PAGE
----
For Those About to Suck (We Salute You)

Dave Grohl, American Idol, and why being good at something requires you suck at it first

Hey there, and happy Tuesday! Here’s part 2 of a 3-part series about why we should try to suck at what we do a lot more often. You can find part 1 here.

I grew up watching American Idol. I remember watching Kelly Clarkson rise to fame. I remember laughing at William Hung. And I remember when I began to hate it.

I began to hate the ritual of watching pretty decent singers be told that they should pack it up and go home just because they’re not the next Beyoncé. It wasn’t just that I hated the humiliation others were put through, but that I hated how it made me feel about myself.

Are talent shows really good for a culture of art if they crush a thousand dreams for every one they make come true? Dave Grohl was asked this question years ago, and I’ve found myself thinking about his answer a lot recently:

When I think about kids watching a TV show like American Idol or The Voice, then they think, ‘Oh, OK, that’s how you become a musician, you stand in line for eight fucking hours with 800 people at a convention center and… then you sing your heart out for someone and then they tell you it’s not fuckin’ good enough.’ Can you imagine? It’s destroying the next generation of musicians! Musicians should go to a yard sale and buy and old fucking drum set and get in their garage and just suck. And get their friends to come in and they’ll suck, too. And then they’ll fucking start playing and they’ll have the best time they’ve ever had in their lives and then all of a sudden they’ll become Nirvana. Because that’s exactly what happened with Nirvana. Just a bunch of guys that had some shitty old instruments and they got together and started playing some noisy-ass shit, and they became the biggest band in the world. That can happen again! You don’t need a fucking computer or the internet or The Voice or American Idol.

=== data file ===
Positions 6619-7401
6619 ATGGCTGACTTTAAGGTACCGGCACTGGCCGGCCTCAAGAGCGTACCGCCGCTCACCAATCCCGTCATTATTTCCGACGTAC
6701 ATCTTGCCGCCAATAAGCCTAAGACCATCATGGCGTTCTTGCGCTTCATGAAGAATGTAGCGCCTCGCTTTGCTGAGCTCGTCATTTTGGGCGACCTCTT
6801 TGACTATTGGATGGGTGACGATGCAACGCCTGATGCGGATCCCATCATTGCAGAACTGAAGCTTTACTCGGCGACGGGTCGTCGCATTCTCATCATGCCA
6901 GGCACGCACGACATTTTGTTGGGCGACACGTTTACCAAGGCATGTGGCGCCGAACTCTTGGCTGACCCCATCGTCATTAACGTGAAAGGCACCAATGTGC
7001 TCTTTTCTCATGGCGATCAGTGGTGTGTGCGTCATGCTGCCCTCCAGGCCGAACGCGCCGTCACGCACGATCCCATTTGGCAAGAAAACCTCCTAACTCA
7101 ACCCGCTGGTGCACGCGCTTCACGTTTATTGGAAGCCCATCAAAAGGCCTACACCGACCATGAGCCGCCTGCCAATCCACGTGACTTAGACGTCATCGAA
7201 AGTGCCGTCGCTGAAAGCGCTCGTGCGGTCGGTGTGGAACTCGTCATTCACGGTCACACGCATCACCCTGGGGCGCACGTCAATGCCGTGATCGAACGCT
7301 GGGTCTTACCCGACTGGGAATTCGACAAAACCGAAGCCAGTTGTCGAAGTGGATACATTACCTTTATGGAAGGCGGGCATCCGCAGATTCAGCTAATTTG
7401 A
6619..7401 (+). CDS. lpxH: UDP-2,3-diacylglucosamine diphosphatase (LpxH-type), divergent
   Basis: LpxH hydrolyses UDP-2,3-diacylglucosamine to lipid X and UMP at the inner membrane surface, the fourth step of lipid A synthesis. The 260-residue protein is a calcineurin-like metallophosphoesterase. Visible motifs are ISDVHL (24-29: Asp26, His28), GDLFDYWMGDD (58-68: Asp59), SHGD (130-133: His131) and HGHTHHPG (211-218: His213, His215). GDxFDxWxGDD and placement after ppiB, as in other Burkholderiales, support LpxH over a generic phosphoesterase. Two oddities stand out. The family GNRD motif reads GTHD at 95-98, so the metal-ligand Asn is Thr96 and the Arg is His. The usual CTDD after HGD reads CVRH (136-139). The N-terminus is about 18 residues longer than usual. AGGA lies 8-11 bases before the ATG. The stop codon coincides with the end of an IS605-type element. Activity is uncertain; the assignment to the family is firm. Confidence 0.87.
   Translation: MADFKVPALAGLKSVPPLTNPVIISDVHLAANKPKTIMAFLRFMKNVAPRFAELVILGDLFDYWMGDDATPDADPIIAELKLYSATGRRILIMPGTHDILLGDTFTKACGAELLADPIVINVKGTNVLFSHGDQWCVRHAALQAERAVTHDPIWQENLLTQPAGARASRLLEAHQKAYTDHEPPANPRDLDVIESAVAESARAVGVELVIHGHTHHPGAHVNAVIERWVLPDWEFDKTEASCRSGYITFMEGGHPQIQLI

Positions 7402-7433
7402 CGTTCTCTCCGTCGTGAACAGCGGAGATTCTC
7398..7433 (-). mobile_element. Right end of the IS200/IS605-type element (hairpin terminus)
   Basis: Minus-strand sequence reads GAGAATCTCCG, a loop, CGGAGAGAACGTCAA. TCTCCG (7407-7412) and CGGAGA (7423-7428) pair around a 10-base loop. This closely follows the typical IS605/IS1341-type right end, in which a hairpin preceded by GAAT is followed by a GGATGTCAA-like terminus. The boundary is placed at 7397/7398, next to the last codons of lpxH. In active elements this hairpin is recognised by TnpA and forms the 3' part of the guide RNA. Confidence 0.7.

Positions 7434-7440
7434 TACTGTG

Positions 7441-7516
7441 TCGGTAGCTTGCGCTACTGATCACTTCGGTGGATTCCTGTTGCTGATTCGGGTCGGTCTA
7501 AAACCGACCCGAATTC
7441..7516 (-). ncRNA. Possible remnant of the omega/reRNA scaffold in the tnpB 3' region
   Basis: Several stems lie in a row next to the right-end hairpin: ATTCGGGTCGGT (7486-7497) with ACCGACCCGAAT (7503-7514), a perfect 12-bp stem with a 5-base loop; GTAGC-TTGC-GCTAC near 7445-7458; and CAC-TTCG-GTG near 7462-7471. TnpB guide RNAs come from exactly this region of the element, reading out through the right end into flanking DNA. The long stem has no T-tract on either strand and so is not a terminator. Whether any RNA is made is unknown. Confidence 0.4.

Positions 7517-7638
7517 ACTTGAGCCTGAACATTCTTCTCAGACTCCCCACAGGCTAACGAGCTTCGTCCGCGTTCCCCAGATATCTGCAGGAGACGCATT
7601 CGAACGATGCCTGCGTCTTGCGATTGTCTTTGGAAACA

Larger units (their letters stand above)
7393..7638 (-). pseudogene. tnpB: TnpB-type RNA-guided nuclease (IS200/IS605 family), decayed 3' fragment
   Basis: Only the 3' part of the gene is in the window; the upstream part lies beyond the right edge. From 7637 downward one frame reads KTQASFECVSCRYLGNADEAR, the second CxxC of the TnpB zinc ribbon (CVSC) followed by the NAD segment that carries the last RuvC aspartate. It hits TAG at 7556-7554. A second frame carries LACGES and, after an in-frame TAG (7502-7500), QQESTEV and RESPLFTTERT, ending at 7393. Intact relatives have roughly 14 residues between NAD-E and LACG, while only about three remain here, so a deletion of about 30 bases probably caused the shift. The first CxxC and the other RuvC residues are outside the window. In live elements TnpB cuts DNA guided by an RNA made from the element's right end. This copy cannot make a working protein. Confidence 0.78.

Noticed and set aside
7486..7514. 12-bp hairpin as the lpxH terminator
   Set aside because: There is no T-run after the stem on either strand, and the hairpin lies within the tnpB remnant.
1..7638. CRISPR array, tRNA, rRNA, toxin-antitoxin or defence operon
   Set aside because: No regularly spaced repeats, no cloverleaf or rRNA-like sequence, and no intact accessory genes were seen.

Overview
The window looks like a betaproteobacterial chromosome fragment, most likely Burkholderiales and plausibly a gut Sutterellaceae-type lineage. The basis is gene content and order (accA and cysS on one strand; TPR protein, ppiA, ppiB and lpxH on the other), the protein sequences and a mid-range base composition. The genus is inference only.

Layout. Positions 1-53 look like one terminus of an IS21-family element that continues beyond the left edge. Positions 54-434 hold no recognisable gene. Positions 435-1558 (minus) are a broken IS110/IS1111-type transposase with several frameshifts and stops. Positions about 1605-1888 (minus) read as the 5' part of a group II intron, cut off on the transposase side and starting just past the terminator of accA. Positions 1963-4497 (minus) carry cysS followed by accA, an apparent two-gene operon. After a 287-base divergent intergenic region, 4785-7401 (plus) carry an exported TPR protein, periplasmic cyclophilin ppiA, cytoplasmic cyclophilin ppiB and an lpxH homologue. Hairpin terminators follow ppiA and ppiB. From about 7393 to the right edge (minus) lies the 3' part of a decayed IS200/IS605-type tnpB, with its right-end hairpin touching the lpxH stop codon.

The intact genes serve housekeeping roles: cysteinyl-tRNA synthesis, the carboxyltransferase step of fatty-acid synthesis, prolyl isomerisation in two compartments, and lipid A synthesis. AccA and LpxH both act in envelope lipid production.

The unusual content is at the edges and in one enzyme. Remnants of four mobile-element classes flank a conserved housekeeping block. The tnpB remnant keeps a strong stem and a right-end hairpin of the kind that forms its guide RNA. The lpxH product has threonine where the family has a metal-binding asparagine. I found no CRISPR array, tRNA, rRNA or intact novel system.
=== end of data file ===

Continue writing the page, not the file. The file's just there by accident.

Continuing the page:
Dave Grohl

To be clear, this isn’t some Joe Schmoe—this is 18-time Grammy winner, Nirvana Drummer, Foo Fighters guitarist and lead singer Dave Grohl.

Every time someone with talent steps up on stage in a show like American Idol, there is a risk that they sing for the last time. Every time someone watches a person on TV who sings just like them get roasted over the coals for their singing, there is a risk that they decide not to pursue their passions for fear of the ridicule they just witnessed.

Out of fear, they never start learning. They never get good at something because they never fulfill the prerequisite of being bad at the thing.

When I first started writing this newsletter, I had so many doubts. I still do sometimes! My writing, to be honest, is just okay. And that’s okay! Because the question isn’t whether it’s good enough right now, but if I’m on the path to being a little less bad.

As adults, we’re so scared to try new things. We think we should just be good at what we start. We’re afraid to be amateurs—to embarrass ourselves in front of our peers, to be cringe, or to be anything other than a picture-perfect caricature of a human being.

That way lies comfort. But that way also lies joylessness. The choice to care more about our image than our fulfillment is the choice to prioritize others’ opinions over our own.

It is the choice of conformity over authenticity. It is the choice of complacency over creativity. It is the choice of the status quo.

And that’s fine for some people! But it’s not fine for Dave Grohl. And it’s not fine for me.

I’m doubling down on making a fool of myself. I’ve started trying to sing more after telling myself I’m bad at it for years. I might try to learn the drums! Or the bass! Or the mandolin! Or beatboxing, who knows? I’ll suck at first. But maybe one day I’ll suck a little bit less! And that’ll be neat, won’t it?

The world is full of journeys just waiting to be started if we stop caring about who’s watching us take them.

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